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Hundreds of flights canceled at Denver as another snowstorm sweeps over Rockies, into Plains

The second major snow storm in a week pounded Colorado on Friday, burying the foothills under another 2 feet of snow, shutting down highways and forcing the cancellation of hundreds of flights at the Denver airport.

The storm stretched across the Rocky Mountains into the western Plains, where the National Weather Service warned that the gusting wind could whip up blinding whiteouts.

Colorado Gov. Bill Owens again declared a statewide disaster, putting the National Guard on standby as areas west of Denver got 28 inches of snow Thursday and early Friday. In the city, more than a foot of snow had fallen by morning and another foot was expected.

United Airlines and Frontier Airlines, the largest carriers at Denver International Airport, both canceled 322 flights through Friday morning but were hopeful that they could soon get back on schedule.

“Right now, we’re planning to operate a full schedule starting at noon,” United spokeswoman Robin Urbanski said early Friday.

While last week’s blizzard dumped nearly 2 feet of snow in about 24 hours, making it impossible for airport and highway plows to keep up, snow from the new storm was expected to stretch over about three days.

The metro area’s light rail trains, buses and public transit all planned to run on their regular schedules Friday. Maintenance crews covered Denver streets with deicer, but offices still closed early and residents stocked up on groceries.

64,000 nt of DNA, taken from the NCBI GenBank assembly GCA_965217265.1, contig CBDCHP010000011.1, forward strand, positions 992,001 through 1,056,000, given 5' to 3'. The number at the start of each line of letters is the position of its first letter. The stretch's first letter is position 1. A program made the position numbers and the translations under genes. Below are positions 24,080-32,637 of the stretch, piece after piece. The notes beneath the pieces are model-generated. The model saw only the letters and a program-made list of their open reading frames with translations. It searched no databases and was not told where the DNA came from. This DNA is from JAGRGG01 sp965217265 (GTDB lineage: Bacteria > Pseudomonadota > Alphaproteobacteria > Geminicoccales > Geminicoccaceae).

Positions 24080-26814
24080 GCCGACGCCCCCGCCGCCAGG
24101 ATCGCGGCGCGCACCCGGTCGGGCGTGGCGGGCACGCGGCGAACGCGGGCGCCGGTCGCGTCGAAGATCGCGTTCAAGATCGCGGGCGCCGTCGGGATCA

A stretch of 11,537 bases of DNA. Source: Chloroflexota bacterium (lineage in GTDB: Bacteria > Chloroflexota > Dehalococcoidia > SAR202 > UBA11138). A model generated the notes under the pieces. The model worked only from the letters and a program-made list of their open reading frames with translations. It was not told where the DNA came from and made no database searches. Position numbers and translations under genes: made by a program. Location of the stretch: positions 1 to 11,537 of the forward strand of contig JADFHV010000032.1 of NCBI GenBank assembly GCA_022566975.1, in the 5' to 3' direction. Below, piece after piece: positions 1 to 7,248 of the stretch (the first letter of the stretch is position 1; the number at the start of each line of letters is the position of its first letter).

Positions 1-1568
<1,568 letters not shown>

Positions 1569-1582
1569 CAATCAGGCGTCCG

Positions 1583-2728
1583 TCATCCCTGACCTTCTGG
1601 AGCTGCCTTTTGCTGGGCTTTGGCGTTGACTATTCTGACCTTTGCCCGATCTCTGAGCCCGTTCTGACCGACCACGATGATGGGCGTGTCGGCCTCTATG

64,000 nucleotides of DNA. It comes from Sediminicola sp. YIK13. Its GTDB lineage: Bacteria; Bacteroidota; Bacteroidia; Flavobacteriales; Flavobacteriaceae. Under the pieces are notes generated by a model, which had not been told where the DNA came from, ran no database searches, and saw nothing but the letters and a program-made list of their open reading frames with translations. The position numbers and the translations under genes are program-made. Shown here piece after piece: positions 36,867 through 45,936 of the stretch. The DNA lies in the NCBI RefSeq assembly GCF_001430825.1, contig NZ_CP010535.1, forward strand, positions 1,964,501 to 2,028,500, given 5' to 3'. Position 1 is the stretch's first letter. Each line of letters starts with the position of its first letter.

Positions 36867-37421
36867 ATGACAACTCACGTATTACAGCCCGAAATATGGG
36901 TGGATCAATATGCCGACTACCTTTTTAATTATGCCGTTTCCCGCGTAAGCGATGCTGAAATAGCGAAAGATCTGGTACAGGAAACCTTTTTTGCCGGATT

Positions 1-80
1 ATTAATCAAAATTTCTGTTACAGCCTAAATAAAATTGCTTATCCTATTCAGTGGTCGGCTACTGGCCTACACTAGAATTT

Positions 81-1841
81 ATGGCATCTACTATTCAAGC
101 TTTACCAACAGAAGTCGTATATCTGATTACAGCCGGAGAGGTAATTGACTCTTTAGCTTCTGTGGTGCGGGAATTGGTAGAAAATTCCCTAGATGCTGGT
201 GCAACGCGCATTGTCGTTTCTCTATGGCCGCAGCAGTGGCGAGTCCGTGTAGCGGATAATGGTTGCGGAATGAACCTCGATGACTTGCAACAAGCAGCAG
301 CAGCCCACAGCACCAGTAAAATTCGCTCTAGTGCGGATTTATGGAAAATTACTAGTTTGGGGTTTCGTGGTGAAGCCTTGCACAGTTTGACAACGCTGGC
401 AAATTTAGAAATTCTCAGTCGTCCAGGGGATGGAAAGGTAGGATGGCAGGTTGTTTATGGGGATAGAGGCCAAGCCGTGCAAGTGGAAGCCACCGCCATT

Interstate 25, the main north-south highway through the state, was closed about 60 miles north of Denver, and Greyhound canceled all trips out of Denver on Friday and more cancelations could follow.

With memories fresh of the 4,700 stranded holiday travelers and backed up flights around the country last week, New Year’s travelers jammed the airport Thursday trying to get out of Colorado while they still could.

Managers at the nation’s fifth-busiest airport drew up snowplowing plans, and airlines urged ticket-holders to get early flights or wait until after the storm.

Chris Malmay of San Diego hoped to spend a long holiday with family in Colorado, but because of the first storm, he couldn’t reach Denver until Christmas Eve. On Thursday, his flight back to California was canceled because of the second storm.

“It’s been crazy,” Malmay said as he waited to board a plane Friday. “I’m saying, ‘Please let me go back where it’s sunny. You won’t get snowed in, I promise.’”

The airport and airlines called in extra workers, and security lines moved relatively quickly. But long lines formed at ticket counters as travelers tried to adjust their plans.

The Frontier line snaked across the cavernous terminal, weaving behind the lines of ticket counters on the other side of the building.

Frontier waived its usual change fee to encourage passengers to catch earlier flights. “Let’s try and get as many people out ahead of the storm as we can,” Frontier spokesman Joe Hodas said.

After running out of bedding for stranded passengers during the first storm, airport managers lined up cots and blankets and urged food vendors to ensure they had plenty of supplies on hand.

In New Mexico, Interstate 40 remained closed Friday morning from Albuquerque to Santa Rosa, with numerous crashes were reported after a storm swept through.

Residents of Cheyenne, Wyo., also braced for another snowstorm. Heavy snow began falling around dusk, and forecasters said up to a foot was expected.

In California, a powerful winter storm left tens of thousands of people without power as winds gusted to near-hurricane force. Forecasters warned of dangerous winds, with gusts over 70 mph, through Friday morning in the valleys and mountain passes.